The life and times of Hillsboro native Hugh “Ching” Fullerton, who become one of the most noted sportswriters of his time, will be highlighted when the Highland County Historical Society and Southern Ohio Genealogical Society hold their annual Ghost Walk on Aug. 24 at the Hillsboro Cemetery.
The walk begins at 6 p.m. and is free and open to the public.
Mrs. William Wallace Shepherd will be portrayed by Kati Burwinkel. Shepherd was the wife of Hillsboro doctor William Wallace Shepherd, who had an office on North High Street.
Steve Roush will give a presentation on the Mother Thompson home, a Willow Street structure that was tore down earlier this summer, and will also tell the story of Mother Eliza Jane Thompson, who lived in the home the majority of her life. Thompson was known far and wide as an early Temperance Crusade leader.
Jean Wallis will present a history of the Hillsboro Cemetery and its chapel. According to Wallis, the cemetery dates back to 1859 and is located on land once owned by Allen Trimble, a former Ohio governor who was Thompson’s father.
According to Wallis, a lady by the name of Lucille Huggins and a friend went to England and photographed a chapel they liked. Wallis said the design of the cemetery chapel was based on the photos.
Wallis also explained that the cemetery was laid out by a topographical engineer who designed it in sections and named the roads in between the sections after various types of trees. She said the street names have been long lost, but wondered if it might be interesting to resurrect them.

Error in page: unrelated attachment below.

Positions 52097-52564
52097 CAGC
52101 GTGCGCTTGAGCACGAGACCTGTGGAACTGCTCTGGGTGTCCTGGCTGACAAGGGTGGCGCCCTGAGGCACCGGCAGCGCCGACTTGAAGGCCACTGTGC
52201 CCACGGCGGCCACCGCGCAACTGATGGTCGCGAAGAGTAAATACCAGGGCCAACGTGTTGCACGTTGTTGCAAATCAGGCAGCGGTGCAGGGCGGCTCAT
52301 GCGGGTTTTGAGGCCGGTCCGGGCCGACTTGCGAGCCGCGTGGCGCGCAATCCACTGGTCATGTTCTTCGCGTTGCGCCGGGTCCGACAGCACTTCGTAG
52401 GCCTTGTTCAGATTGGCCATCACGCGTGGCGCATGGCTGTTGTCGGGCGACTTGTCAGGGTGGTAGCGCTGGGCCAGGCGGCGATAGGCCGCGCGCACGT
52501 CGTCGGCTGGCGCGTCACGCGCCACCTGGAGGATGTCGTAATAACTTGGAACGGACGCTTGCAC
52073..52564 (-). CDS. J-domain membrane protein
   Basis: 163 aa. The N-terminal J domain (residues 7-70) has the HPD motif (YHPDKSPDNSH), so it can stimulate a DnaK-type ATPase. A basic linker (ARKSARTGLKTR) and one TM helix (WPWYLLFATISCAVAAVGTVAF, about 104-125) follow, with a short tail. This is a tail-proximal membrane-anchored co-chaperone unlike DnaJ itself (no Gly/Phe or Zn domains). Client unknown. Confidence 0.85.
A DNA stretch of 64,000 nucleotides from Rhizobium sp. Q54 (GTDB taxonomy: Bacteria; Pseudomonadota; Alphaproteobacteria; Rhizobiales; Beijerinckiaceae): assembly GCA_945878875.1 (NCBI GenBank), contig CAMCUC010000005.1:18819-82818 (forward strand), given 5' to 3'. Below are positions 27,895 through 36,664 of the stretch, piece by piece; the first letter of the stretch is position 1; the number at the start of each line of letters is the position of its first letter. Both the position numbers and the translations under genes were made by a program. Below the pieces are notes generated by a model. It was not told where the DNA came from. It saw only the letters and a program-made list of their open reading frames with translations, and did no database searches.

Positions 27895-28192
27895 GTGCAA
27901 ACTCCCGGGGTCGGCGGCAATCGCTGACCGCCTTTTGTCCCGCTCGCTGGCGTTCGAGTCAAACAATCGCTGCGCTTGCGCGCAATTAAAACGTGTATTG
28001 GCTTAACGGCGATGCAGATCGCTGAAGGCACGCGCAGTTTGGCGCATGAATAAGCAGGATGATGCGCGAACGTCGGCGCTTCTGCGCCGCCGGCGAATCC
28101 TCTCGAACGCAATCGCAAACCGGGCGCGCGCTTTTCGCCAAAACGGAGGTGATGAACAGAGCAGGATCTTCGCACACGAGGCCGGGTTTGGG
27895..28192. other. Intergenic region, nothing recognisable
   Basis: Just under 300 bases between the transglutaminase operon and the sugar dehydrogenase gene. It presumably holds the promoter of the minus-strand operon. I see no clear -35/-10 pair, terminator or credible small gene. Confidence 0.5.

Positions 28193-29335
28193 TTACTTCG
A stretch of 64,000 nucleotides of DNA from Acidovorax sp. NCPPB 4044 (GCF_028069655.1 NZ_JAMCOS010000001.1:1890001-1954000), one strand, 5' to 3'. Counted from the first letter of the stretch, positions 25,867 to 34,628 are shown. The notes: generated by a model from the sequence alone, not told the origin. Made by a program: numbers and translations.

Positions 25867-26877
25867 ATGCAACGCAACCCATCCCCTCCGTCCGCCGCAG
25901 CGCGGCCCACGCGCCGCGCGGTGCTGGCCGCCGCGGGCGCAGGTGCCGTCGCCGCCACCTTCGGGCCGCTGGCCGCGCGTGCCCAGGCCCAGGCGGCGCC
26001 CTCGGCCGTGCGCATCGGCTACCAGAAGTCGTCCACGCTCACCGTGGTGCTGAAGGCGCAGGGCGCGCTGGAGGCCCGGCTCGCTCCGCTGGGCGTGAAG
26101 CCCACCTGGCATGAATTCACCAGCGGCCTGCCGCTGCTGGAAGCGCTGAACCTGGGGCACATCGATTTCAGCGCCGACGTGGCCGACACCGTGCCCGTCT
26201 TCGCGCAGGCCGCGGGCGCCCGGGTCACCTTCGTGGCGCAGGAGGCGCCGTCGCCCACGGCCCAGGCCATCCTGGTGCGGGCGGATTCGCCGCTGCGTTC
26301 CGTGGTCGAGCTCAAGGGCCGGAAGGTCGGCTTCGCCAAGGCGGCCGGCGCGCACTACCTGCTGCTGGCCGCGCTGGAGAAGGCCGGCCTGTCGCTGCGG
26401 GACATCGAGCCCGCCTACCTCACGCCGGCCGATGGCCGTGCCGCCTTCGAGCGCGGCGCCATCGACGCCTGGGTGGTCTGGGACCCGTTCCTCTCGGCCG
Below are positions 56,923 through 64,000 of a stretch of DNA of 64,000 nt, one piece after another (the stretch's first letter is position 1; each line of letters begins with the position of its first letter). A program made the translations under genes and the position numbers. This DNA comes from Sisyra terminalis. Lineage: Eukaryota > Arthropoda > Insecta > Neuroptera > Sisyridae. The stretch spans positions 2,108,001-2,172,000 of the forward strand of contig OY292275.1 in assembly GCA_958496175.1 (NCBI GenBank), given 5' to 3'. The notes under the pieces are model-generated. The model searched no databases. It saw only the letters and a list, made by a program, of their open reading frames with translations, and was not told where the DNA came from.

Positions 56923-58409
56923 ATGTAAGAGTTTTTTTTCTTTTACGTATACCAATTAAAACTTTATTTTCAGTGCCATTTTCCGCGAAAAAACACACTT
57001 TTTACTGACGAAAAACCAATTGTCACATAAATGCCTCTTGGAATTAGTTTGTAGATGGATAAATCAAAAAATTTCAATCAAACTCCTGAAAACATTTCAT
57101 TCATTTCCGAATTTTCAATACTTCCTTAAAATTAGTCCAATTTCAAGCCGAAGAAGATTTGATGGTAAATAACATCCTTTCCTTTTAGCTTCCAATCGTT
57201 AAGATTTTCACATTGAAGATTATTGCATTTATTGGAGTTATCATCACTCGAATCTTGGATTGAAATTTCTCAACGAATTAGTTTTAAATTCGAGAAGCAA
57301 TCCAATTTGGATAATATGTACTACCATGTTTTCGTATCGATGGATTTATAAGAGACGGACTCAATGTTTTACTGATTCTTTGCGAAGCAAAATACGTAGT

Fullerton will be portrayed by Bob Brown.
According to Violet Morgan’s “Folklore of Highland County,” Fullerton was born in Hillsboro on Sept. 10, 1873 and attended grade school and high school in Hillsboro. He started writing for Hillsboro papers when he was 15 and attended Ohio State University from 1891 to 1893.
“Recognized as an authority on baseball and one of the great baseball writers of all time, his biggest scoop was his expose of the Black Sox Scandal in 1919,” Morgan’s book says. “He was convinced the series between the Chicago White Sox and Cincinnati Reds was crooked because the results did not coincide with predictions of a system which he had devised for doping results of baseball games.”
Fullerton was a writer for the Cincinnati Tribune and Cincinnati Enquirer, a baseball writer for the Chicago Tribune from 1894 to 1917, New York Evening World from 1918 to 1919, New York Mail from 1919 to 1921, Liberty Magazine from 1923 to 1928, and a sports writer for the Columbus Dispatch. His articles, which often featured Highland County residents, also appeared in the Saturday Evening Post, and he authored five books.
While at Ohio State and shortly thereafter, Fullerton played organized baseball at Olean, N.Y., Lynchburg, Va. and Newcastle, Pa. He was the organizer of the Baseball Writers Association of America, according to Morgan.
Fullerton was 72 when he died in Dunedin, Fla. He is buried in the Hillsboro Cemetery, along with the others who will be featured during the Ghost Walk.
Reach Jeff Gilliland at 937-402-2522 or email@example.com.